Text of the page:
MIDDLE AMANA, Iowa The sight and sound of a 1919 Allis-Chalmers tractor draws a small crowd of onlookers. Owner Irvin Parsons came from Burden, Kansas, to share with them a passion for antiques like this.
I suppose it started when I was 7 years old driving dad’s tractor, said Parsons, and he’s been into tractors ever since.
I’m 71 years old, I’ve lived on a farm for 70 years. Uncle Sam thought I’d go to Vietnam for a year.
7 decades of interest in pieces of machinery like this one, that even his daughters weren’t immune to.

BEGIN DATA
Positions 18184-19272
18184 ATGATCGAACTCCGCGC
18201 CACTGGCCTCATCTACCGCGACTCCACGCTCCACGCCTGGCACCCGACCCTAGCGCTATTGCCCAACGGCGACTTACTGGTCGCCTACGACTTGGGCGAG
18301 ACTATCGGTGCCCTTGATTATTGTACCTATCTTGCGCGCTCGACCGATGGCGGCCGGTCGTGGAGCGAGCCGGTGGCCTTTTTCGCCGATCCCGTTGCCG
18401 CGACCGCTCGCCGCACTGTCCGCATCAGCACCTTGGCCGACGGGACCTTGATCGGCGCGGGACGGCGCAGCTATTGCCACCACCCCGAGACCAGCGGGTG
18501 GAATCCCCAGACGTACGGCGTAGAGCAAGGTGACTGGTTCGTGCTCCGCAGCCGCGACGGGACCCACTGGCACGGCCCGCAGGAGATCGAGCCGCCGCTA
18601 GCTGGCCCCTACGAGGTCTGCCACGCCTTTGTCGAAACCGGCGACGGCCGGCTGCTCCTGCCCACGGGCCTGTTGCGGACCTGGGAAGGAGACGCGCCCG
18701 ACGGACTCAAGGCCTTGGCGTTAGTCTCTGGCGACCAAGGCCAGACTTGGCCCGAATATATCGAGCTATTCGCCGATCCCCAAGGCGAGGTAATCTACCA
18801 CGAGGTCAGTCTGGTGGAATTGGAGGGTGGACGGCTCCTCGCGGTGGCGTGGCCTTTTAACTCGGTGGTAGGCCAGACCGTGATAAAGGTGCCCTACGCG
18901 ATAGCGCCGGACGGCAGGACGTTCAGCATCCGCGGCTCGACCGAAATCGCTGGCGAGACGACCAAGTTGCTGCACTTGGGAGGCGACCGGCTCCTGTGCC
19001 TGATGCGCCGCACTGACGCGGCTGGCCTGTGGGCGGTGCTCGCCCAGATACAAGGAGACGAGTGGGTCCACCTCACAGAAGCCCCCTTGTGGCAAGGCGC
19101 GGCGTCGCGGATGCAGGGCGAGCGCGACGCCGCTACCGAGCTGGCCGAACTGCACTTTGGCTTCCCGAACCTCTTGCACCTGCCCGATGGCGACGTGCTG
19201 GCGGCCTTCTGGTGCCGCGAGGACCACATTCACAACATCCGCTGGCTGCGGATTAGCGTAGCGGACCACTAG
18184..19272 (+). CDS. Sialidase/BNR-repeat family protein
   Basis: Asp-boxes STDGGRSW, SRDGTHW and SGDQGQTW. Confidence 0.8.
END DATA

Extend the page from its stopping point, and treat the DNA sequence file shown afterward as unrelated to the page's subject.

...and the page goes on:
One daughter went to the prom on a tractor. I had a nice pretty little orange Allis all painted up.
This Allis Connection event brought together people from all over the Midwest because of their love for this particular brand name, but it also brought fathers and their kids closer.
Growing up with my father, he always grew up with Allis-Chalmers, said Ben Heintz of Eyota, Minnesota. Through his interest and interest in clubs, I grew up with that, and have the interest as well.
Ben’s father Dale said agriculture is a tradition passed down from father to son.
Pretty much everybody was a farmer, and still involved with agriculture, Dale explained. Even though his father has passed, it’s events like this that let his memory live on.
It’s interesting to preserve the history and share the history with younger generations, Dale told us. We like to see it, because then everybody continues on.